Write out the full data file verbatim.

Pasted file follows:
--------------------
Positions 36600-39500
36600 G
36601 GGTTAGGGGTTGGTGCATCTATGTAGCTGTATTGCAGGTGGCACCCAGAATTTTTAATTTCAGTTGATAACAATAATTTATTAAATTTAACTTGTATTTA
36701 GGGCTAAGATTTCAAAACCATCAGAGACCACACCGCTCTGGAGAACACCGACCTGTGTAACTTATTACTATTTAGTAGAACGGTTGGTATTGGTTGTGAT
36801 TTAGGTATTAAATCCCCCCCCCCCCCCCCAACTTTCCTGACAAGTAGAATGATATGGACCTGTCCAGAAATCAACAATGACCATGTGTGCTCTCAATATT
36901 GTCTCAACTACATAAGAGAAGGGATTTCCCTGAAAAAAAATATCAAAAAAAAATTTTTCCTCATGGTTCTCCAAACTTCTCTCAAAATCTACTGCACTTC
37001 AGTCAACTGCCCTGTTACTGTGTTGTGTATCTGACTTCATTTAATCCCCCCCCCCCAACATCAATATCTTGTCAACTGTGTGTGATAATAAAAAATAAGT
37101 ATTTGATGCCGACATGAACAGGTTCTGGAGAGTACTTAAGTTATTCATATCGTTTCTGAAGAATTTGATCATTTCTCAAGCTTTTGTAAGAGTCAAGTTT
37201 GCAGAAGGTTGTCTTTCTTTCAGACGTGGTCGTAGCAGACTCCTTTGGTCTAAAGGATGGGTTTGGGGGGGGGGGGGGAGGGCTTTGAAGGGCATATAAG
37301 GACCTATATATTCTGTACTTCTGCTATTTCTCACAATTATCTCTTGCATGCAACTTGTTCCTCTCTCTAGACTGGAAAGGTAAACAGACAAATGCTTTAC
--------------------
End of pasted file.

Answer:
Positions 36600-39500
36600 G
36601 GGTTAGGGGTTGGTGCATCTATGTAGCTGTATTGCAGGTGGCACCCAGAATTTTTAATTTCAGTTGATAACAATAATTTATTAAATTTAACTTGTATTTA
36701 GGGCTAAGATTTCAAAACCATCAGAGACCACACCGCTCTGGAGAACACCGACCTGTGTAACTTATTACTATTTAGTAGAACGGTTGGTATTGGTTGTGAT
36801 TTAGGTATTAAATCCCCCCCCCCCCCCCCAACTTTCCTGACAAGTAGAATGATATGGACCTGTCCAGAAATCAACAATGACCATGTGTGCTCTCAATATT
36901 GTCTCAACTACATAAGAGAAGGGATTTCCCTGAAAAAAAATATCAAAAAAAAATTTTTCCTCATGGTTCTCCAAACTTCTCTCAAAATCTACTGCACTTC
37001 AGTCAACTGCCCTGTTACTGTGTTGTGTATCTGACTTCATTTAATCCCCCCCCCCCAACATCAATATCTTGTCAACTGTGTGTGATAATAAAAAATAAGT
37101 ATTTGATGCCGACATGAACAGGTTCTGGAGAGTACTTAAGTTATTCATATCGTTTCTGAAGAATTTGATCATTTCTCAAGCTTTTGTAAGAGTCAAGTTT
37201 GCAGAAGGTTGTCTTTCTTTCAGACGTGGTCGTAGCAGACTCCTTTGGTCTAAAGGATGGGTTTGGGGGGGGGGGGGGAGGGCTTTGAAGGGCATATAAG
37301 GACCTATATATTCTGTACTTCTGCTATTTCTCACAATTATCTCTTGCATGCAACTTGTTCCTCTCTCTAGACTGGAAAGGTAAACAGACAAATGCTTTAC